No apologies from me today, but I guess I must explain my guilty pleasure. I am almost done with an especially busy semester, about to start correcting finals papers and tackling a thick stack of projects that need editing and polishing . . . So, who can blame me for adding a few light comedies to my “to see” list? Cuban Fury caught my eye (yes, first—the title) because it is always fascinating to see Caribbean stereotypes at work—a secret salsa fetish, Afro-Cuban rumba, smashing costumes by Rosa Dias, and “classic Latin cuts, notably by Tito Puente”—and because (I must admit) I am curious to see British comedic actors like Nick Frost performing in a salsa/rumba dance-off after donning his “Cuban heels.” Charles Gant (Variety) writes that “Frost never really convinces as a natural mover, and the film needs all the professional dancers it can muster to satisfy the potentially large Latin-dance-fan audience that may be snagged by grassroots marketing.” I will soon find out how this “salsa-inflected” romantic comedy used other exoticizing strategies to gain spectators (and I will probably have a much-needed, good laugh in the process).
Description: Nick Frost, the tubby sidekick to frequent onscreen partner Simon Pegg, sashays solo into the spotlight in the salsa-inflected British romantic comedy “Cuban Fury.” Big Talk, the production company behind all those Pegg-Frost pairings, hopes to advance its winning formula with an amiable tale of courage and redemption, featuring a lonely office drone daring to dream that his beautiful new boss (Rashida Jones) might rumba right into his arms. The local appeal of a cast that also includes Chris O’Dowd and Olivia Colman should see U.K. fans grooving to the pic’s tune, but overseas audiences may need some prodding onto the dance floor.
Bruce Garrett (Frost) was once a child Latin-dance star, but a traumatic bullying incident that occurred when he was 13, later referred to as “Sequingate,” saw him hang up his Cuban heels for good. Twenty-five years later, his only real passion is his job at GFD Engineering, a manufacturer of heavy machinery (“I LOVE MY LATHE,” announces his office coffee mug). A regular verbal punching bag for smug Alpha-male co-worker Drew (O’Dowd), he’s lost all confidence, at least when it comes to the opposite sex. Sympathy and encouragement arrive courtesy of his bartender sister, Sam (Colman), plus regular solace from his two best buds, the unhappily married Gary (Rory Kinnear, “Skyfall”) and the undateable Mickey (Tim Plester).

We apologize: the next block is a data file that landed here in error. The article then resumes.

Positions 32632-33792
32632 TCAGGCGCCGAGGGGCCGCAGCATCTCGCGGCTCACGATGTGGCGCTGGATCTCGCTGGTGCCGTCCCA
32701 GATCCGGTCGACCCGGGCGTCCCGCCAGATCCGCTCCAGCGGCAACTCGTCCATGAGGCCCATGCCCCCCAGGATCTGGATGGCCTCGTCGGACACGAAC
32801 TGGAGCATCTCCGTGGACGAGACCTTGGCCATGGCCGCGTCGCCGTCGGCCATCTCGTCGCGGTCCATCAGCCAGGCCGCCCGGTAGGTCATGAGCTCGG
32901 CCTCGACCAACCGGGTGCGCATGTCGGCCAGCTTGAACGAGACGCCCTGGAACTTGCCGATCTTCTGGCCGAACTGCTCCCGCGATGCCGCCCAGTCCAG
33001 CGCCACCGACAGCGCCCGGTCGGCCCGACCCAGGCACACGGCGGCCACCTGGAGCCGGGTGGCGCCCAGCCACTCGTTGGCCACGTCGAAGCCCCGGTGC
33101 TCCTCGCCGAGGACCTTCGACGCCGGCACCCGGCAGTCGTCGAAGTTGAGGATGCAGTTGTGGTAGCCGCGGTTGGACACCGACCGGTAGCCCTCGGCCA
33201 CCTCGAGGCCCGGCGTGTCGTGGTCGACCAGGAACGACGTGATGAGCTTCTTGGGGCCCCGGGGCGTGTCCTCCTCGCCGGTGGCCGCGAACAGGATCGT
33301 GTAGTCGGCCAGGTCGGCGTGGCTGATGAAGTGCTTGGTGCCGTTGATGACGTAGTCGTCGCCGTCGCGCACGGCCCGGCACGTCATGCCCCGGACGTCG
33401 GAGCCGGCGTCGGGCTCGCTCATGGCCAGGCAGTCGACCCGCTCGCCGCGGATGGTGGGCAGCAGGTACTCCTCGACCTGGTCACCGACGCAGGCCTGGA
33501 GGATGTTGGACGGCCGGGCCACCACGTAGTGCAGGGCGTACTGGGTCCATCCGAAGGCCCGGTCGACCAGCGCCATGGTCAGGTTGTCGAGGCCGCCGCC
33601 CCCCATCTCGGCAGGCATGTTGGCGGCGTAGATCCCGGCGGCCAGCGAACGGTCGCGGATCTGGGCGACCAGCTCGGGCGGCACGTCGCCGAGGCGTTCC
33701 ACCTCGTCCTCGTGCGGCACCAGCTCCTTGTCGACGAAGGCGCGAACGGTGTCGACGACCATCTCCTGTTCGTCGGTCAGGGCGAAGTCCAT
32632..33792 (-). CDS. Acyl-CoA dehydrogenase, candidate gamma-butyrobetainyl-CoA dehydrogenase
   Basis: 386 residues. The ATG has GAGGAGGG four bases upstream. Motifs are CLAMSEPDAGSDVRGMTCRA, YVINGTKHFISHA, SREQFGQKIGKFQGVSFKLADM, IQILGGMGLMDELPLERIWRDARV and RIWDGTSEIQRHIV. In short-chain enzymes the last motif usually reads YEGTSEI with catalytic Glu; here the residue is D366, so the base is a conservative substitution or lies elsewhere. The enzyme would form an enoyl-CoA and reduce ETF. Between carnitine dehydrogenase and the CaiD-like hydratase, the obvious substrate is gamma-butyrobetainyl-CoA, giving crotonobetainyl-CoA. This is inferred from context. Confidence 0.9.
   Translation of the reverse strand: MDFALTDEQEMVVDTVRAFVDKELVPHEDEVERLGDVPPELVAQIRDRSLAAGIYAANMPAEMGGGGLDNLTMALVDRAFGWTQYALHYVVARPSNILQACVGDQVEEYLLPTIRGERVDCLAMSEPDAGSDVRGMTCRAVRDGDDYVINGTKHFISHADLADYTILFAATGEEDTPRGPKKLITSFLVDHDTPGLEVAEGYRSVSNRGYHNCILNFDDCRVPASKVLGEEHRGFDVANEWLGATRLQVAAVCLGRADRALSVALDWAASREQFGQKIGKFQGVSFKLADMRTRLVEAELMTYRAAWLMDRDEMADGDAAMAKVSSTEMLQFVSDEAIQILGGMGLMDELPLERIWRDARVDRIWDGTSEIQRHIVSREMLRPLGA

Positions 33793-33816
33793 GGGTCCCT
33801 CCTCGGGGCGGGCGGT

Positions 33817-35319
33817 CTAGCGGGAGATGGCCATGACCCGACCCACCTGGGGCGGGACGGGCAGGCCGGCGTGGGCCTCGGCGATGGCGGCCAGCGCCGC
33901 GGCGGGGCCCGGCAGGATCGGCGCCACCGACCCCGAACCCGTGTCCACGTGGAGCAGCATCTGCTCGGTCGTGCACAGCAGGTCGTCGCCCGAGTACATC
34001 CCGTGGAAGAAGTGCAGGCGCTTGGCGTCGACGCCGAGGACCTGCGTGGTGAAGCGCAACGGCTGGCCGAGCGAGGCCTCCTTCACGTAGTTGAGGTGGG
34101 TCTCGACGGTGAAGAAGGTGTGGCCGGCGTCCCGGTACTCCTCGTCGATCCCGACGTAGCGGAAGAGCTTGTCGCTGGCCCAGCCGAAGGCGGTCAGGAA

Not content with a single meet-cute, the screenplay by Jon Brown (various episodes of the youth-skewering Brit TV series “Misfits” and “Fresh Meat”) has Bruce literally collide with new sales chief Julia (Jones), then contrives to repeat the trick, with Julia knocking hapless Bruce off his bicycle. By this time he’s learned of her secret salsa fetish, and with Sam’s encouragement, he determines to rediscover the fleet feet of his early adolescence.
[. . .] While the odd comic setpiece is fairly inspired, notably a dance-off between Bruce and Drew on top of a parking structure, too many of the scenes are merely plodding, and a few more zingers would certainly not have gone amiss.
[. . .] Despite a reported many months of training, Frost never really convinces as a natural mover, and the film needs all the professional dancers it can muster to satisfy the potentially large Latin-dance-fan audience that may be snagged by grassroots marketing. Direction by feature debutant James Griffiths (TV’s “Episodes”) is determinedly non-attention-seeking.
With numerous scenes set in the dutifully dull offices of GFD, Frost’s homely apartment, pubs, dance classes, a golfing range and bowling alley, “Cuban Fury” hardly offers a cavalcade of eye candy, and it’s left to Rosa Dias’ costumes to do the visual heavy lifting. [. . .] A regular succession of classic Latin cuts, notably by Tito Puente, comes courtesy of Big Talk’s regular music supervisor Nick Angel and special music consultant Gilles Peterson, a renowned London-based jazz DJ and record label owner.
For full review, see http://variety.com/2014/film/reviews/film-review-cuban-fury-1201111088/